Feeding Brand New 2 Month Old Barred Rocks (just ordered)


In the Brooder
Jun 19, 2020
I am a complete know-nothing newbie here, I'll put that out there up front.

OK, so the chickens will be picked up in 2 weeks, I'm getting 10 hens and 1 male. My goal is eggs

I will have the coop and run finished by then. I have the watering situation figured out.

Now comes feed. I know I need food and I need grit (preferably granite), perhaps some oyster shell mixed in. So I have a twofold problem ... WHAT to feed and HOW to feed. FWIW, I want to go organic if possible.

My plan so far:

What to feed
  • Finisher feed for another 2 months, and then switch to layer feed (about 16 weeks)
  • Chick Grit, then switch to adult grit at 16 weeks
  • Crumbled Oyster shell
  • Dried mealworm treats

How to feed
  • Several "v-neck" DIY feeders from PVC, or commercial metal wall-hanging feeder (perhaps two to prevent bullying)
  • Separate bowl/bucket for grit and oyster
  • In all cases undercover/out of rain
Metal Chicken Feeder
Another Metal Chicken Feeder



Dec 30, 2018
SC, Low Country
I feed mine chick starter until they lay the first egg then I start them on layer feed. I do keep chick grit available since they may eat something that needs some grinding.
I would not offer oyster shells unless they are laying and need it but mine have never needed it; I assume they're get enough calcium from a well balanced layer feed and free ranging. That's the way I feed mine but everyone probably does it different for different reasons.

Your feeder plan looks good. Mine waste the heck out of gravity feeders and I have to feed mine on a daily basis due to moisture reasons. I live in the low country and its so humid with moisture that if I put that much feed in a tube it would get moldy in the tube or it gums up in the tube. But that's just my luck. Others have much success with gravity feeders and I'm jealous. 😆

Looks like your doing your homework ahead of time and those are going to be some lucky ducks, or shall I say Chickens!:lol:


Crossing the Road
Jul 3, 2016
WA, Pac NW
My Coop
Don't mix oyster shell in, it should be on the side for hens to take as needed. Don't crumble it either, ideally it should be in flakes as those bigger pieces take longer to break down in the body for better calcium absorption.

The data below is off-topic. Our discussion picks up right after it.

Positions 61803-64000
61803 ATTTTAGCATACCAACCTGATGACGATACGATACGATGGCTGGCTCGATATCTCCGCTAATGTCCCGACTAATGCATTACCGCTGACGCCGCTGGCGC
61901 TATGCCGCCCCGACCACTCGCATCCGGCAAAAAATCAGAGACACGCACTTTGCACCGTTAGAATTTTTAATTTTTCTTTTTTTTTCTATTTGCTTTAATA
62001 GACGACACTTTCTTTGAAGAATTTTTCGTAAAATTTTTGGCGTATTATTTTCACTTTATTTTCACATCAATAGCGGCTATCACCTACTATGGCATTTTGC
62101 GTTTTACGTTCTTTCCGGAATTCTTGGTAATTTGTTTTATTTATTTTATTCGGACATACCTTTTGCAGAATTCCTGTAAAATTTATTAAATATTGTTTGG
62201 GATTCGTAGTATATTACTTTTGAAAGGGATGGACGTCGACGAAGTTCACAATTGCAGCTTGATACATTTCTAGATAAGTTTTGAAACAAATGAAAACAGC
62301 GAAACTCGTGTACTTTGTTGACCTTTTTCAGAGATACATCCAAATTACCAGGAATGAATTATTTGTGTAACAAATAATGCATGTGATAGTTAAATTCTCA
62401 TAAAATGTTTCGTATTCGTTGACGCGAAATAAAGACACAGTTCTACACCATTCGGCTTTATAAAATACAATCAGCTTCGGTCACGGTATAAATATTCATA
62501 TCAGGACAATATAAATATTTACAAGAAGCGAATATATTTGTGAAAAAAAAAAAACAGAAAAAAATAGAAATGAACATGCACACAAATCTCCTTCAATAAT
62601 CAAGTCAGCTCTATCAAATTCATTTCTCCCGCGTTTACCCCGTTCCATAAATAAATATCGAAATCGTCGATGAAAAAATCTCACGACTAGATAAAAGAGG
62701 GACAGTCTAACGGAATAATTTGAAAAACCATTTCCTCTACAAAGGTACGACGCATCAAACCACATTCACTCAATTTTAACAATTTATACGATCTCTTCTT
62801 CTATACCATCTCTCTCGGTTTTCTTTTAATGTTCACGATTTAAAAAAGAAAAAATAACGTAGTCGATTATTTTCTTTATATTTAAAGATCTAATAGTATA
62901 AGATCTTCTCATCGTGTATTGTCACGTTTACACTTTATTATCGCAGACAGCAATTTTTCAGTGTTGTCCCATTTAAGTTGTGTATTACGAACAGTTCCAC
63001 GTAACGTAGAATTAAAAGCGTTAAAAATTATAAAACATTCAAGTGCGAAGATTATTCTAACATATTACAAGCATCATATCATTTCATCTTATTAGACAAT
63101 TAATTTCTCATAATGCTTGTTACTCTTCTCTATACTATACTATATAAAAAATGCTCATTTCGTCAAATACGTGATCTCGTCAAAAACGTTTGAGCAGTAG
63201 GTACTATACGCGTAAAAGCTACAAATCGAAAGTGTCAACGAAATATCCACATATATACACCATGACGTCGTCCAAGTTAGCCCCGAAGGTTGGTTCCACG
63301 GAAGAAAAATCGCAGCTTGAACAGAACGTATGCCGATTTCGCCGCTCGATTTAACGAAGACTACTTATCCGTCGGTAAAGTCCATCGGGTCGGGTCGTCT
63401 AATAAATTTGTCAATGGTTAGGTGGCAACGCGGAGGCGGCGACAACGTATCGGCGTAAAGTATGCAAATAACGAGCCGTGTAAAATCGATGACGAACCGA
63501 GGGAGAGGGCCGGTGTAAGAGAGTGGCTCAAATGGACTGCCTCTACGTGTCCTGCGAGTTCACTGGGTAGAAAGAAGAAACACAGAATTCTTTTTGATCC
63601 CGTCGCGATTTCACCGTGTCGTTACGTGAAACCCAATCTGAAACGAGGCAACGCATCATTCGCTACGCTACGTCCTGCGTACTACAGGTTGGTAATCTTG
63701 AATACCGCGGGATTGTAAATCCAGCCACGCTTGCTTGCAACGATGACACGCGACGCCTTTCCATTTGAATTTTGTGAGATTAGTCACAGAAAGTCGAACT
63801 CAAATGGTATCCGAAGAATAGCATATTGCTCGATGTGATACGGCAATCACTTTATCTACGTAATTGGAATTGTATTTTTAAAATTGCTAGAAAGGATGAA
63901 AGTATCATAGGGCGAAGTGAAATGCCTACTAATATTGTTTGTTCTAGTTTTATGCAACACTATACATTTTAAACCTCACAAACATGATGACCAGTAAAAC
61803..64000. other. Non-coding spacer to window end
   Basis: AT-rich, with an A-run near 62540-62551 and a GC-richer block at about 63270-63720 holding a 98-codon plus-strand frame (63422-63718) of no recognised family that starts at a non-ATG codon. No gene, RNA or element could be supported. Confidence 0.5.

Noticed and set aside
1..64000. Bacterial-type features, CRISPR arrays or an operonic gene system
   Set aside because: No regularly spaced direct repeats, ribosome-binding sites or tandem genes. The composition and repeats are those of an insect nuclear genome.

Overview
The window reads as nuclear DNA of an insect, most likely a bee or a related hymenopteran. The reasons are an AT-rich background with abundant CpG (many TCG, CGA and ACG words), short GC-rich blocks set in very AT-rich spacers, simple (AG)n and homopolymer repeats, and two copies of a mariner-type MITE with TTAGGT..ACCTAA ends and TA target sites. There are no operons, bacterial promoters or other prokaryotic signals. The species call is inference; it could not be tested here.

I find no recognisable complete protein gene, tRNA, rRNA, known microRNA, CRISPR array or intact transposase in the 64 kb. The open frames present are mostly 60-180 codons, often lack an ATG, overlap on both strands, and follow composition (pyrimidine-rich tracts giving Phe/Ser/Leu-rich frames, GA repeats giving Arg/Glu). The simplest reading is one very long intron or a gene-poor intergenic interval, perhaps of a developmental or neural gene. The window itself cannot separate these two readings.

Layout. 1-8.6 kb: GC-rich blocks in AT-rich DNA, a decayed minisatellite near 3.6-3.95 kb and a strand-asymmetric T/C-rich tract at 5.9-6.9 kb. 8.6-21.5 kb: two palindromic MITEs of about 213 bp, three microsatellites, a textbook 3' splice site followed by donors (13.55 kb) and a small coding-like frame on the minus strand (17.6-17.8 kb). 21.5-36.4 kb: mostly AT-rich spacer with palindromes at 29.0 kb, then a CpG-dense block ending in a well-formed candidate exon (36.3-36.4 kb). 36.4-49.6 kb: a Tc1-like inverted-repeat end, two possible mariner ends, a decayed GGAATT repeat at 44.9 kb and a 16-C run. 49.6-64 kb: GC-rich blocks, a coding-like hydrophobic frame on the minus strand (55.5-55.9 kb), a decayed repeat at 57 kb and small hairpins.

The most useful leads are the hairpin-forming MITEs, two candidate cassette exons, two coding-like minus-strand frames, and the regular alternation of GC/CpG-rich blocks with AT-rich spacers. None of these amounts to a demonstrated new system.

I wouldn't switch to layer at all (or maybe a 50/50 mix would work?) since you said you're getting a cockerel too.

Your grit schedule is off IMO. They outgrow most chick grit at around 6 weeks, maybe 8 weeks at most? After that I offer a 50/50 mix of pullet and layer grit, so birds can pick and choose the size that suits them. Bigger the grit, the longer it'll last in their gizzard.


As for HOW to feed, I did have a PVC feeder before and had mold issues (both inside the PVC and from birds billing out the feed and leaving it on the ground). If you can keep feed area completely dry that might not be as much of a problem in your set up.


Apr 7, 2020
Cleveland, OH
We use the DIY PVC pipe feeders without issue. We have 3 inside our coop and they hold about 3 weeks worth of food (we typically go on vacation for 2 weeks in the summer so wanted to ensure someone watching them wouldn't have to refill it). We also have two smaller PVC pipe feeders; one holds grit the other holds oyster shells. Since they are inside the coop they are out of the weather and we haven't had any issues with mold etc.

Do you have two sources of water for them? I'm a nervous nelly when it comes to their food and water so we have a water station inside the coop and one out in the run as a back up

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